This month we summarize the science on protecting our families from MS by controlling environmental factors to the best of our abilities. This information is also provided in a booklet on our website at http://www.direct-ms.org/resources/booklets/
This month we speak with Joan Embry about sticking to the Best Bet Diet while dining out. Joan is working on an update to the recipe book. In the meantime, you can find the recipe book at http://www.direct-ms.org/nutrition/recipes/
Vitamin D - The cheapest, easiest, safest thing you can take to improve your health - whether you have MS or not - Episode 7
Links to material mentioned in this episode:
Our library of nearly 400 research papers on Vitamin D
Booklet – Protect your family from MS
Presentation by Dr. Robert Heaney – Vitamin D for disease prevention https://youtu.be/1V_oZm-A4xs
H Tremlett, F Zhu, A Ascherio, KL Munger. 2018. Sun exposure over the life course and associations with multiple sclerosis. Neurology 90 (14), e1191-e1199
Nielsen NM, Munger KL, Koch-Henriksen N, Hougaard DM, Magyari M, Jørgensen KT, Lundqvist M, Simonsen J, Jess T, Cohen A, Stenager E. Neonatal vitamin D status and risk of multiple sclerosis: a population-based case-control study. Neurology. 2017 Jan 3;88(1):44-51.
Holick MF. Vitamin D deficiency. New England Journal of Medicine. 2007 Jul 19;357(3):266-81.
Kimball SM, Ursell MR, O'Connor P, Vieth R., 2007, Safety of vitamin D3 in adults with multiple sclerosis. Am J Clin Nutr. 86(3):645-51.
Audio version of Dr. Verbora’s presentation for DIRECT-MS in Calgary from September 2018 - Episode 6
Link to youtube video that has additional information such as slides and a Q&A session
In this episode we interview Dr. Michael Verbora about the benefits and risks of medical cannabis for MS patients. It turns out there are many of the former and few of the latter.
World Health Organization report on CBD
Academies of science report on cannabis benefits and risks
Link to youtube video
This month we interview founding member and vice president of Direct-MS Nick Topolniski, who has been living the diet to manage his MS for two decades.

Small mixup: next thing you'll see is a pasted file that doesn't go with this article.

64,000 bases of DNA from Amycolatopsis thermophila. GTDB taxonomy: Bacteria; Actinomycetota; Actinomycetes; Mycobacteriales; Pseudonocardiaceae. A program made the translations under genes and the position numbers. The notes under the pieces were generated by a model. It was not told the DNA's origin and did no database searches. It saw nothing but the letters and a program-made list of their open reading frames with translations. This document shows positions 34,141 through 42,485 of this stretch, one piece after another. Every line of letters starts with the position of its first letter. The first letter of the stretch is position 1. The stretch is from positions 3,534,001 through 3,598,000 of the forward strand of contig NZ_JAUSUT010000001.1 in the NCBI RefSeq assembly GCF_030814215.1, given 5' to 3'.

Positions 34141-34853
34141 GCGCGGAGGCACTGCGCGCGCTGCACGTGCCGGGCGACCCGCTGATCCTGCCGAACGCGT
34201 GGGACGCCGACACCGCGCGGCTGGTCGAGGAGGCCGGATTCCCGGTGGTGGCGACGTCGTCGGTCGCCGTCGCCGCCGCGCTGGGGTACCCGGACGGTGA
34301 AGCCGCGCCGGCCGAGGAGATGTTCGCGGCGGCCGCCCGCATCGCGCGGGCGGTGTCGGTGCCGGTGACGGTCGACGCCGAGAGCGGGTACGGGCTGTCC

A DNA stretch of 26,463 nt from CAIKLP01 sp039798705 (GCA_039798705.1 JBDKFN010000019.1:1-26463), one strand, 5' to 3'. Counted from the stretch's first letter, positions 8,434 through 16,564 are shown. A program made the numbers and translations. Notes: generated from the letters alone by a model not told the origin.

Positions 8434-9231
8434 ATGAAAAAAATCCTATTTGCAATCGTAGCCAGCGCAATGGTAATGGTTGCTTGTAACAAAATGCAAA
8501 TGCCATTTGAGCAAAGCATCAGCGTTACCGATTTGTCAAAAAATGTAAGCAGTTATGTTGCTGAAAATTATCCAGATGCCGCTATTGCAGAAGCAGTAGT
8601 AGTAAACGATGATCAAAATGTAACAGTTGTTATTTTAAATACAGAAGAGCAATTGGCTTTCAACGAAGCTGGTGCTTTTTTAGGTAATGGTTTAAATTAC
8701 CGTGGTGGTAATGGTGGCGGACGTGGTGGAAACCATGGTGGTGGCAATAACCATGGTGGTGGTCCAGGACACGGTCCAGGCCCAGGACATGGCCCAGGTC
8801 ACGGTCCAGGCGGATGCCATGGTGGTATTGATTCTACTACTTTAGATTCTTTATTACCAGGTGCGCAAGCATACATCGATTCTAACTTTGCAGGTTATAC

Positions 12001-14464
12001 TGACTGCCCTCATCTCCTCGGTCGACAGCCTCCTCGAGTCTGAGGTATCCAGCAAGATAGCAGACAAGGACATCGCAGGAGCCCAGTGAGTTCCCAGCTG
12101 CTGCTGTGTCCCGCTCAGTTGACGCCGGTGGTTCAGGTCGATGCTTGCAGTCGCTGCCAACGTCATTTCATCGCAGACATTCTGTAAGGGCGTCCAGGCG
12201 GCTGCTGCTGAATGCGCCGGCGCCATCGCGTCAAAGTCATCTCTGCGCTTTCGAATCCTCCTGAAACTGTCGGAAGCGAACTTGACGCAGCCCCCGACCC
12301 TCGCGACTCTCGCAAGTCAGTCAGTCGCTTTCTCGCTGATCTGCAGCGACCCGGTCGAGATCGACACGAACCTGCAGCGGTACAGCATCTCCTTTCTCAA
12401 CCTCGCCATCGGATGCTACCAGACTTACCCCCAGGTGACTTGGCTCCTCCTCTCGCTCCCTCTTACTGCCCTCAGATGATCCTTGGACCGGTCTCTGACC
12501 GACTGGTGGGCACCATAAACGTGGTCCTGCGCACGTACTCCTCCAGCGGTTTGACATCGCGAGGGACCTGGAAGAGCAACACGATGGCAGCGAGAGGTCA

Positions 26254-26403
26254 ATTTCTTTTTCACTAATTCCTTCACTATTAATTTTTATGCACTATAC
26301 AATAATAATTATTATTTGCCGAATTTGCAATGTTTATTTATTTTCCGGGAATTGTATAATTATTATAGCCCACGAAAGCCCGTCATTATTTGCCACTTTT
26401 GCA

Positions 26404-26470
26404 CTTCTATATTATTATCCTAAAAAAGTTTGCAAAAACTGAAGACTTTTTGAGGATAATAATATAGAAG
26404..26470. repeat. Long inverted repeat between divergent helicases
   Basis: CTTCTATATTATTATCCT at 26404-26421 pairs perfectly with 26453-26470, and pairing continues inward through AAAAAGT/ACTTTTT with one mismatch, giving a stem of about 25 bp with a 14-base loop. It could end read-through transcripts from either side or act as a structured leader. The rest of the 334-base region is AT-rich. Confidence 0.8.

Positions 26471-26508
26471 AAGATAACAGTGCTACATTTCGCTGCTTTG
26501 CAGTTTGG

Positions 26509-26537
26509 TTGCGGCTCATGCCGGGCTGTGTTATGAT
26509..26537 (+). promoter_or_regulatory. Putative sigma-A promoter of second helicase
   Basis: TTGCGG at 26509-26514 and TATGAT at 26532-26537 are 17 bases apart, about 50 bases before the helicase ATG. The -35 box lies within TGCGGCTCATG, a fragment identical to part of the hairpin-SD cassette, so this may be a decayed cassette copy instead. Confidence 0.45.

See show notes for episode 002
Booklet – Take control of Multiple Sclerosis - http://www.direct-ms.org/resources/booklets/
Booklet – The Alberta Disadvantage - http://www.direct-ms.org/wp-content/uploads/2018/01/AlbertaDisadvantage.pdf
The following recommendations for nutritional changes are based on the robust and diverse scientific data which link various nutritional factors to MS onset and progression. It is important to completely avoid some foods, significantly reduce the consumption of others, and to greatly increase the intake of others.
- Foods that contain proteins which have the potential to cause autoimmune reactions and/or increase intestinal permeability. These are:
- All dairy products (e.g. milk, cheese, yoghurt)
- Foods containing gluten grains (e.g. wheat, rye or barley)
- Legumes (e.g. beans, soy, peanuts. peas)
- Any food that causes an allergic reaction as determined by a body reaction or a blood test. These foods can cause increased intestinal permeability (a leaky gut) and increased immune reactions.
- Candy, soft drinks and foods with a high sugar content as well as foods with artificial sweeteners. These foods alter the gut flora which in turn can cause a leaky gut and problematic immune reactions.
- Foods that contain saturated fat. Eat red meat (lean cuts) only once a week.
- The intake of omega 6 polyunsaturated fats which are found in margarine, salad oils and many baked goods. Use olive oil (monounsaturated fat) for fat supply
- Non-gluten grains such as corn and oats. Use mainly rice for grain products and eat these in moderation as a high consumption can adversely affect the gut flora.
- Alcohol consumption. At best, drink wine in moderation and completely avoid beer.
- Eat skinless chicken breast, game meat and fish for protein content. Fish such as salmon and mackerel also contain omega 3 polyunsaturated fat, which is very beneficial.
- Eat lots of vegetables and fruits for carbohydrates and fiber.
- Take a variety of supplements to bolster immune regulation, to increase anti-oxidant capacity and to avoid deficiencies. The recommended supplements are listed below.
- Vitamin D3: 6000-8000 IU
- This is best gotten from pills not associated with any vitamin A.
- Omega 3 Essential Fatty Acids: 5 – 8 g of EPA+DHA
- This is best gotten from fish oil such as salmon oil (.3 grams EPA + DHA per 1gram capsule). 1-2 tablespoons of cod liver oil is also an option but ensure that vitamin A content does not exceed 5000 IU. The addition of 1 tablespoon of flax oil can be of value because it contains alpha linolenic acid, a precursor to EPA and DHA.
- Calcium: 500 – 700 mg
- Magnesium: 400 – 600 mg
- Vitamin A: 5000 IU
- Vitamin B complex: 100 mg
- Vitamin B12: 1-2 mg
- Vitamin C: 1 g
- Vitamin E (natural): 400 IU
- Zinc: 20 mg
- Copper: 1 mg
- Selenium: 100 mcg
- Manganese: 10 mg
- Iodine: 200 mcg
Antioxidants (choose two)
- Grape Seed Extract: 2-4 capsules
- Ginkgo Biloba: 120 mg
- Alpha Lipoic Acid: 1200 mg
- Coenzyme Q10: 60-90 mg
- EGCG Max (epigallocatechin-3-gallate): 2 capsules (700 mg each)
- Quercetin: 400 mg
- Bromelain: 400 mg
- 6 to 9 capsules (2 to 3 with each meal)